While many historians look to internal conflict alone to explain the onset of the American Civil War, in The Problem of Emancipation, Edward Bartlett Rugemer places the origins of the war in a transatlantic context. Addressing a huge gap in the historiography of the antebellum United States, he explores the impact of Britain’s abolition of slavery in 1834 on the coming of the war and reveals the strong influence of Britain’s old Atlantic empire on the United States’ politics. He demonstrates how American slaveholders and abolitionists alike borrowed from the antislavery movement developing on the transatlantic stage to fashion contradictory portrayals of abolition that became central to the arguments for and against American slavery.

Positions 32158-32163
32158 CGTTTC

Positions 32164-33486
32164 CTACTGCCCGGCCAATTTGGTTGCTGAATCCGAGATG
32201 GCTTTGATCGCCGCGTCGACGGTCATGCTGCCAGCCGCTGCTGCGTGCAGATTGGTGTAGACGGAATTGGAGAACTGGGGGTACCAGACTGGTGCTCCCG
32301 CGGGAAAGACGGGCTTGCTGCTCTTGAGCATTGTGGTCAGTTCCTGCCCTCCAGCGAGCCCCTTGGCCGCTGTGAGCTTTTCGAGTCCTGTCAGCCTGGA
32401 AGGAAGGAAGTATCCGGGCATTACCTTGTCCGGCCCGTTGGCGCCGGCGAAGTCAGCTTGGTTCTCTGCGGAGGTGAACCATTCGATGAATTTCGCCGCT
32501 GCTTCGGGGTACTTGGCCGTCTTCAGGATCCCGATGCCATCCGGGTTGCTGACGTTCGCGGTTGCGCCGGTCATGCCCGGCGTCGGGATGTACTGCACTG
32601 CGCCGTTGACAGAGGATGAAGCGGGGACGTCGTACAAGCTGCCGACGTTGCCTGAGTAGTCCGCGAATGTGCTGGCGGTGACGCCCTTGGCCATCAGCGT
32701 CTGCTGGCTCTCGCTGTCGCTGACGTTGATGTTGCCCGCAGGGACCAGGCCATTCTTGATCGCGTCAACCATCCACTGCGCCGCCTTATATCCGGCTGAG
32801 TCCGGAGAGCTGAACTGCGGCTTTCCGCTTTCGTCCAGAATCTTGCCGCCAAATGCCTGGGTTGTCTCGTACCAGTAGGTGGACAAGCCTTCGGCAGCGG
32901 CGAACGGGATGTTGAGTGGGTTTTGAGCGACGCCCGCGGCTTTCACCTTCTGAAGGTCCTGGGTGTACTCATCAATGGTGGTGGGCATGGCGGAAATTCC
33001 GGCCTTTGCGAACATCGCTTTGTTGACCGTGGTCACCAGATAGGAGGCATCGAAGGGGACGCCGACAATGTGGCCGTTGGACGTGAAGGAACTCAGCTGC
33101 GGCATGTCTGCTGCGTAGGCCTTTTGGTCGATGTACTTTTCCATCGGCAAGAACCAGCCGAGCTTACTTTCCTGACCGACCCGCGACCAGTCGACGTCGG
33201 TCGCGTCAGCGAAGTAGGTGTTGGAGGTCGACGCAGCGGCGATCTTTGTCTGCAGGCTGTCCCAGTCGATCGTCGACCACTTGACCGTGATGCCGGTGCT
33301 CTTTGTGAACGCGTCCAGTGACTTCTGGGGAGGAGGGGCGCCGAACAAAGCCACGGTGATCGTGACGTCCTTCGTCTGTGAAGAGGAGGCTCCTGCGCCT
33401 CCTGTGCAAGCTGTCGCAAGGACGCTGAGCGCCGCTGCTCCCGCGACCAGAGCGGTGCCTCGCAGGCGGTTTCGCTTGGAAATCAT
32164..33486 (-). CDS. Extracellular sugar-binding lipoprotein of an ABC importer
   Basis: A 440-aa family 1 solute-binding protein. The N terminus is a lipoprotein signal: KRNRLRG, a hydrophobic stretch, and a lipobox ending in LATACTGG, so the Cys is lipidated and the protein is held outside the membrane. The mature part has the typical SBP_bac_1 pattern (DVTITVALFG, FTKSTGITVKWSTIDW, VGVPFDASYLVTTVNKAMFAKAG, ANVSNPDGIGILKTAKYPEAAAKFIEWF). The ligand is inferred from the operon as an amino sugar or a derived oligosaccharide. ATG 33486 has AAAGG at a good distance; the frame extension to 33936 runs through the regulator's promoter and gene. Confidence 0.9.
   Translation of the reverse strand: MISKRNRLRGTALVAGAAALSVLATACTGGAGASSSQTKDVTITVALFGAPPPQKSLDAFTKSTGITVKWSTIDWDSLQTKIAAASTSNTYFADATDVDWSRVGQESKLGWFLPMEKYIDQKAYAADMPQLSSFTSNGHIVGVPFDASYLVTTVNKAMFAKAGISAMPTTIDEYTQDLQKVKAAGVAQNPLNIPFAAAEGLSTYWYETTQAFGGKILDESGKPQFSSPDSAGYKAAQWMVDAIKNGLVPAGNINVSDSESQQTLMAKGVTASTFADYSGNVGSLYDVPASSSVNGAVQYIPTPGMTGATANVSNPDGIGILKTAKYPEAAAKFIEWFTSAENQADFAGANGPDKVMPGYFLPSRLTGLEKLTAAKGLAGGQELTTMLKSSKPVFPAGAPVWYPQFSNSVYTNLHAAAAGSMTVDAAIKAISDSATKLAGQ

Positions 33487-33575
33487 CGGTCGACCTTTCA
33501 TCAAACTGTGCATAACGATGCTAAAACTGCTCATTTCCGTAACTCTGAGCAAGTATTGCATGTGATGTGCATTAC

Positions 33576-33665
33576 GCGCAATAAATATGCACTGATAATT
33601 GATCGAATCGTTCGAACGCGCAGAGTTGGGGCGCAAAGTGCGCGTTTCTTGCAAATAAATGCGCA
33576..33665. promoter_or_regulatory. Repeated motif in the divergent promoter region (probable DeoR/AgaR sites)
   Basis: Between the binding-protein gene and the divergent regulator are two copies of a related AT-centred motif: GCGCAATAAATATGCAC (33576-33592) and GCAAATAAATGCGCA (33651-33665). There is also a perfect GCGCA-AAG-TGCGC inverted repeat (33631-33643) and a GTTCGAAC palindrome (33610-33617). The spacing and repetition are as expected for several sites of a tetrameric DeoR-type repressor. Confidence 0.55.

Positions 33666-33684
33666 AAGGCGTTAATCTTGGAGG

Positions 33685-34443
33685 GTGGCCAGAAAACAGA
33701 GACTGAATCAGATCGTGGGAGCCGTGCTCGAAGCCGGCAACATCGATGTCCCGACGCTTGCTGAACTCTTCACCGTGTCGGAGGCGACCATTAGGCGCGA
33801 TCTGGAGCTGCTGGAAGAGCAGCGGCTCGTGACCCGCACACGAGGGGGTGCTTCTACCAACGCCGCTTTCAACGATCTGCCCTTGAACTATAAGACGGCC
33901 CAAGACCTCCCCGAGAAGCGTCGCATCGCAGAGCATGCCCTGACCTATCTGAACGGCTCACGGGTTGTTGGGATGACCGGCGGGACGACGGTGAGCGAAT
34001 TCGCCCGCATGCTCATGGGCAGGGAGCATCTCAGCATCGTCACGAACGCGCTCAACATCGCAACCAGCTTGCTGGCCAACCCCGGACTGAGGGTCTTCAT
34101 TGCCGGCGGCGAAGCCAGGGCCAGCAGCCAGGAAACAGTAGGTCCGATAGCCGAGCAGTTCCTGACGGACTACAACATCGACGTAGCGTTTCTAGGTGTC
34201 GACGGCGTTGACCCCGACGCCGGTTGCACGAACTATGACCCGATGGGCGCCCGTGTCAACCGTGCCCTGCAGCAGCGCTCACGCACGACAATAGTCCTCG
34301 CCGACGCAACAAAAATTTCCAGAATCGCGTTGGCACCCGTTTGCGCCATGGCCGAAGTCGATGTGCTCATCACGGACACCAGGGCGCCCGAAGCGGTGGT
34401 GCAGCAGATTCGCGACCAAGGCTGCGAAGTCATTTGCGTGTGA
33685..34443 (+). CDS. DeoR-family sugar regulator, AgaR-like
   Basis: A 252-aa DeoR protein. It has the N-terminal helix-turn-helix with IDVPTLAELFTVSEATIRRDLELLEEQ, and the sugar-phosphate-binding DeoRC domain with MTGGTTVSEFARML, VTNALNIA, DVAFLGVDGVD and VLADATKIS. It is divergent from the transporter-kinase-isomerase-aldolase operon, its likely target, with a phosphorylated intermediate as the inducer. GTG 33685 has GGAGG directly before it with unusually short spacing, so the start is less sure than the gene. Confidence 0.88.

Richly researched and skillfully argued, The Problem of Emancipation explores a long-neglected aspect of American slavery and the history of the Atlantic World and bridges a gap in our understanding of the American Civil War.
Winner of the OAH Avery O. Craven Award
View Edward Rugemer’s faculty page: Edward Rugemer